The second movie to be released starring the Martial Arts Action star Tony Jaa definitely doesn’t disappoint. With a range of talented martial artists and action The Protector (aka Tom Yum Goong or Warrior King) will always be one of my favorite Tony Jaa flicks.
The short of it all – Tony Jaa plays Kham, a boy raised in Thailand who has a family of elephants very close to him. When the Elephants are stolen and shipped off to Australia Kham goes looking for them, absolutely smashing any one in his path.
When he arrives in Sydney (and after bumping into a Jackie Chan look alike at the airport), he find himself up against a criminal organisation who has both of his elephants. The Younger of the two, Korn, is found at a restaurant called Tom Yum Goong – a place for fine dining of endangered animals, drugs and prostitution. After fighting his way through and rescuing Korn, he must then find Por Yai the oldest elephant.
Quality of the Story?
This movie does have some traditional roots, discussing the background of ‘protectors’ who fought to defend elephants during warring periods of Thailand’s history. These warriors were trained in Muay Thai (and most definitely some other forms of martial arts), so this sets up Tony Jaa’s character and the massive journey he undergoes to recover these elephants.
Beside that, the movie is pretty much formula – a story set to house a heap of action full of martial artsaction set in Sydney with corrupt coppers and crime lords. In saying that, the martial arts has it’s own cool theme which is shown more toward the end of the film.
The Protector Theme
Kham has a few flashbacks throughout the movie (shown in cgi just to be different) where more fighting philosophy and methods of ‘The Protectors’ are revealed. Kham encounters the gigantic TK (Nathan Jones – a massive powerlifter and former professional fighter who towers at an astonishing 6’11) in a fight during the movie that he (Kham) seems to lose quite decisively (before the police sirens scare TK off).
When he finds Por Yai’s bones at the very end of the movie, Kham is forced to fight of a heap of henchmen. During this fight Tony Jaa’s fighting style is very much a grapple and joint lock style. He continues to break and snap the bones of his attackers (as was the traditional methods shown for the Protectors in one of his flash backs). But once he is faced with TK and his group of massive strong men, he get’s beaten up quite some bit before having another flashback.
This flashback reveals that a protector must defend an Elephants tendons as even the perfect elephant will fall if the tendons are cut. Kham then straps some of Por Yai’s bones to his arms and then continues to smash these guys until accidentally cutting a tendon when the bones smash. He then continues his attack on these men, cutting their tendons and causing them to drop to the floor unable to fight – a fighting approach that comes full swing into the movies conclusion.
The Fight Scenes
This movie really has a solid line up of martial artists. Obviously you have Tony Jaa as the lead, but also Johnny Nguyen the Vietnamese Martial Artist from the movie The Rebel. You’ve also got famous the Capoeira stunt man Lateef Crowder who has been in tonnes of top Martial Arts flicks like Tekken, Undisputed 3 and Mortal Kombat Rebirth. Staring along side Lateef in Tekken (as well as The Protector) is Jon Foo, who played the Wushu fighter to fight Kham straight after Lateef’s defeat. To top it off you’ve got Nathan Jones, who has been in such action flicks as Troy and Fearless, and is really a visual standout in a movie like this.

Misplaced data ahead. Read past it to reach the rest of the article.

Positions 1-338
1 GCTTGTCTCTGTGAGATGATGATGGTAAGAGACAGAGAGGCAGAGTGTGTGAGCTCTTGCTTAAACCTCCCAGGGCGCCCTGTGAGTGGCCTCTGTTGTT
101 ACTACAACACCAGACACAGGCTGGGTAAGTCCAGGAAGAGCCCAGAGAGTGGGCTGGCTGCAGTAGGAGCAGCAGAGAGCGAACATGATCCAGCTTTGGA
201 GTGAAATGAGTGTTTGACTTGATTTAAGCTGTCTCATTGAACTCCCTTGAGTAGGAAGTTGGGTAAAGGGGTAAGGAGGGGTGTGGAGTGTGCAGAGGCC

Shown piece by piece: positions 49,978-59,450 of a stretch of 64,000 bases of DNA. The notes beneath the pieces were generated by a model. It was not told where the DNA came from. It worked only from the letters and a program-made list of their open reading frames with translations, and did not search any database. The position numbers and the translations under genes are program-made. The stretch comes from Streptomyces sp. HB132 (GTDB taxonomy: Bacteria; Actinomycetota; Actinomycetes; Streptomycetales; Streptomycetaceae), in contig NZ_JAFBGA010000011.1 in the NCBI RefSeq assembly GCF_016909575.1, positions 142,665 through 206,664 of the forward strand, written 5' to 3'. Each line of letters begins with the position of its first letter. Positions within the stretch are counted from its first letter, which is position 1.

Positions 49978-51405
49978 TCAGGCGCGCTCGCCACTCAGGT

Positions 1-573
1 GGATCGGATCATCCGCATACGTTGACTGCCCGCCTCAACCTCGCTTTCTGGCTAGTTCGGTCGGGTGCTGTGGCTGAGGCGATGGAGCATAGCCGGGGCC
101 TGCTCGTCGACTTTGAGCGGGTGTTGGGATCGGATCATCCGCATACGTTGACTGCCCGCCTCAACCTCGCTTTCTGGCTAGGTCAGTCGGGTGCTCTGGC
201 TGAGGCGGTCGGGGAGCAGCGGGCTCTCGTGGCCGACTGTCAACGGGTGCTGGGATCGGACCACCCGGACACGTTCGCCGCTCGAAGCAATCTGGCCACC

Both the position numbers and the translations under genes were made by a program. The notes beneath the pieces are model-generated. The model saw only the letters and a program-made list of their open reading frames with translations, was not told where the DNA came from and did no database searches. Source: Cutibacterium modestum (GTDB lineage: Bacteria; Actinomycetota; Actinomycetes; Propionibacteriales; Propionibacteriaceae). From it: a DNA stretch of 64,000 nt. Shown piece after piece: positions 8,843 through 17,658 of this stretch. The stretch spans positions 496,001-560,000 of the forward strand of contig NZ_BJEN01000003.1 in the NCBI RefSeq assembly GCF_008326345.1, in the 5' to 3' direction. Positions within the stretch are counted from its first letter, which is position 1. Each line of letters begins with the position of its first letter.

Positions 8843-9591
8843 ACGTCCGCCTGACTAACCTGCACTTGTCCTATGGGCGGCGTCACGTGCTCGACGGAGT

The clash of styles from each actor (and their character) made for some pretty amazing fight scenes. It seems Tony Jaa wanted to increase the level of skill in his opponents after Ong Bak and create a much more exciting film. As usual Tony Jaa’s work has him very light on his feet, with lots of acrobatic movements and flashy techniques.
One particular scene is especially impressive – Kham arrives at Tom Yum Goong and ascends a staircase, fighting off a heaps of thugs. This whole fight up the stairs was done in one shot and is an incredibly impressive feat for a film, considering the amount of physical endurance and lack of error required to pull it off effectively.
This movie never goes long without a fight scene too. Where some movies spread them too thin, or save the fights to the end of the movie, this movie has found the balance to keep the entire viewing experience action packed but still with enough space to tell the story.
Would I recommend it?
This movie is for movie fans who want to sit and be wowed with spectacular martial arts action. The movie isn’t exactly a deep thought provoking film but it has a little philosophy and story behind it for the fan who pays attention to it, but it’s second to the action. Either way, it’s Tony Jaa! Watch it before the sequel comes out later this year!
Find it on Blu-ray
This movie is entirely Region Free on Blu-ray (or at least the copy I have
is, bought from below), in Thai/English, with English & Spanish Subtitles.
The Protector on Blu-ray
On DVD –
Region 1 (US & Canada)
The Protector (Two-Disc Collector’s Edition)
Region 2 (UK, Europe, etc)
Warrior King (Alternate Title) on DVD
Region 4 (Australia, New Zealand, etc)
The Protector on DVD
or Watch The Protector Online Here (US & Canada)